Autism and mental health – want to know more?

 

https://raisingchildren.net.au/autism/health-wellbeing/mental-health/depression-teens-with-asd

 

https://www.spectrumnews.org/features/deep-dive/the-deep-emotional-ties-between-depression-and-autism/

 

Mental health supports

 

https://www.beyondblue.org.au/

 

https://headspace.org.au/

 

https://www.lifeline.org.au/

 

https://www.health.nsw.gov.au/mentalhealth/Pages/mental-health-line.aspx

Joining with Natalie here for Weekend Coffee Share.

Copyright © 2021 denysewhelan.com.au – All rights reserved.

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Women Of Courage Series. #60. Tracey Breese. 77/2021.

Women Of Courage Series.  #60. Tracey Breese. 77/2021.

Two years ago….around this time of year, I tentatively courageously launched Women of Courage series on my blog and here was what I said then:

I got this idea from attending the Newcastle Writers Festival in April 2019 and hearing the wonderful Jane Caro speak about her book Accidental Feminists. IF you ever get a chance to listen to or read Jane’s works they are very good.

What I considered after that day and in the days to come is how we women have a tendency to underplay our achievements and whatever else we are doing in our lives. I know this is changing.

This third series of blog posts on Denyse Whelan Blogs to be found here will continue to be published each Thursday.

Here is the introduction to the series.

Courage is strength in the face of pain or grief. It’s doing something that frightens you. We face situations that demand courage every day. These situations provide us with choices, and the way we respond to those choices determines our future. Dayne Shuda

 

Introducing Tracey Breese, who  is 49, and known to me via our social media connections relating to schools and public education in New South Wales. Tracey is an innovator and a highly competent high school principal who has recently left one school where she was leader learner as school principal ….to become principal of a different type of high school, called Hunter School Of The  Performing Arts found via this link….and the students range from Year 3 to Year 12. What an interesting school and so good to read of Tracey’s updates on-line. I do hope to visit one day as well. Find Tracey here on Twitter.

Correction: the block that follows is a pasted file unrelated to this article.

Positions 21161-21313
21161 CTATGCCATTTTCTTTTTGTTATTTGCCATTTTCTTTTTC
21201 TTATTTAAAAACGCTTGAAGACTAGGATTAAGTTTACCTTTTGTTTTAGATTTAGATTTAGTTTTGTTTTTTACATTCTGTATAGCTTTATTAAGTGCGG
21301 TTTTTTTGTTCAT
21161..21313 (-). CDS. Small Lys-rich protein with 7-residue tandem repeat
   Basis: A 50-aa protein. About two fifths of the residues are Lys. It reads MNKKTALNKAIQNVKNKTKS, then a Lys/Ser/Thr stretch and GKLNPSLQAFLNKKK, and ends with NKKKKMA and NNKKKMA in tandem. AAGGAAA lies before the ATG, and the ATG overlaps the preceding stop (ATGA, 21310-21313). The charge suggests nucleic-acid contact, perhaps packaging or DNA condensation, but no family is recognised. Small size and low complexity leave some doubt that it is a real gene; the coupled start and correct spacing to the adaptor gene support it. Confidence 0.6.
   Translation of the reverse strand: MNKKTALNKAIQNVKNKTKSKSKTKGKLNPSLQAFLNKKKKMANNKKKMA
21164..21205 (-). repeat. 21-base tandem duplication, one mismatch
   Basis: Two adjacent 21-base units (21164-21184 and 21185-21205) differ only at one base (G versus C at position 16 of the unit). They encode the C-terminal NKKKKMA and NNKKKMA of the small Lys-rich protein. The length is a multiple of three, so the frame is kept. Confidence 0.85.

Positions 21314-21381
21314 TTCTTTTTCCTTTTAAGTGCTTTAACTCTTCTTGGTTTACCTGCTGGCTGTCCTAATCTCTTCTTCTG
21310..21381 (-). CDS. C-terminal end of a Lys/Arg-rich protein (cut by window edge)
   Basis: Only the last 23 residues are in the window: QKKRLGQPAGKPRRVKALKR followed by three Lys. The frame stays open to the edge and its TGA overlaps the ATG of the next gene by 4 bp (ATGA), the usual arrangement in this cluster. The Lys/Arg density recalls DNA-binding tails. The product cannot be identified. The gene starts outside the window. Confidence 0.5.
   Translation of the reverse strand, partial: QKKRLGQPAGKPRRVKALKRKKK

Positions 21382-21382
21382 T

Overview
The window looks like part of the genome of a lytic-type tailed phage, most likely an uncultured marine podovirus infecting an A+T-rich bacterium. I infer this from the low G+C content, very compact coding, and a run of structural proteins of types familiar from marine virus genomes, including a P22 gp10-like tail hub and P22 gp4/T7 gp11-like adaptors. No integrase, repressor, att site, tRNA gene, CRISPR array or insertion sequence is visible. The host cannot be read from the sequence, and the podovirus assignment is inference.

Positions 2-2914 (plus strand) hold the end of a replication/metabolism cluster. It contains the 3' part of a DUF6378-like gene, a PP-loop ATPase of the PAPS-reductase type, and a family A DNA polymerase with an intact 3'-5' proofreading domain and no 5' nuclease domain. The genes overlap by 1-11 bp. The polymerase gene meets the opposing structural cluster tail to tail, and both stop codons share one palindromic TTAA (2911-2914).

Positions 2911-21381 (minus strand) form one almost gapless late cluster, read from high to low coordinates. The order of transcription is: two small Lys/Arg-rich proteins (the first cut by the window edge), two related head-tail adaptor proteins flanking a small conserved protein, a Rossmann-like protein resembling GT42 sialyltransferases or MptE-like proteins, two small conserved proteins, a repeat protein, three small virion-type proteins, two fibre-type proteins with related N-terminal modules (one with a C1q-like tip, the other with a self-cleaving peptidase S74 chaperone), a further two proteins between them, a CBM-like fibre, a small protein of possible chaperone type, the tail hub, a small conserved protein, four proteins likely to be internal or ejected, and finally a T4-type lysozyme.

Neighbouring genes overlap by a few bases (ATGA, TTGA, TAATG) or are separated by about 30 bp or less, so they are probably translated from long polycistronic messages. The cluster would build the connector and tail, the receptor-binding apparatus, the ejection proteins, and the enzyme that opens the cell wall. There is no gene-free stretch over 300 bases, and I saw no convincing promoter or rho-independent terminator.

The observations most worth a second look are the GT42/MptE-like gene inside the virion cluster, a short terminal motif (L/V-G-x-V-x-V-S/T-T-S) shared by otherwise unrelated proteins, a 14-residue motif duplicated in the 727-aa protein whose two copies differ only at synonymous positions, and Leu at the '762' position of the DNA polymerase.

What have you faced in your life where you have had to be courageous?

“You cannot swim for new horizons until you have courage to lose sight of the shore.”

― William Faulkner

Courage is a funny thing. In the moment, you don’t particularly recognise it as ‘courage’ per se.

As a school leader I see many of the ‘moments’ in my career now, on reflection, have involved courage.

Many of them have evolved from my strong beliefs and convictions.

So, that idea of courage through conviction rings true for me.

The integrity of my convictions and not lying down when I need to speak up, have been pivotal to my personality and growth, as a mum, as a teacher, as a leader and as a community member.

Many of the pivotal moments of my career have changed me.

Sadly, many of the challenges harden the resolve that you have.

I have had to work harder to get some roles in my career, where, at times, simply being ‘male’ appeared to be the criteria.

When I first became a principal, I had a head teacher come to my door and say; ‘What we really needed was a strong man in this role, it’s a tough place.’ This was not in 1960: but 2016. I was speechless.

This stayed with me and drove me to be the best principal I could be.

 

How did this change you in any way? Please outline further if this has been the case.

Yes.

I found it really difficult to believe that I have got to this point, and was still fighting some old cultural misogyny.

Even though it was only one person’s opinion, it is amazing how these things stick like velcro to your armour.

I was able to move from the moment, but I was always striving to make sure that everything achieved for students was at the level of excellence and innovation.

I was warm to all, but ferocious in my resolve to be the best person I could be.

I had exceptional role models.

Christine Cawsey has been an amazing mentor in my entire career.

It is the women in leadership like this that have forged the path and created amazing opportunities- created through their courageous and fearless watershed moments.

 

Is there something you learned from this that you could recommend to help others who need courage?

Stick to your convictions and don’t let others drag you under.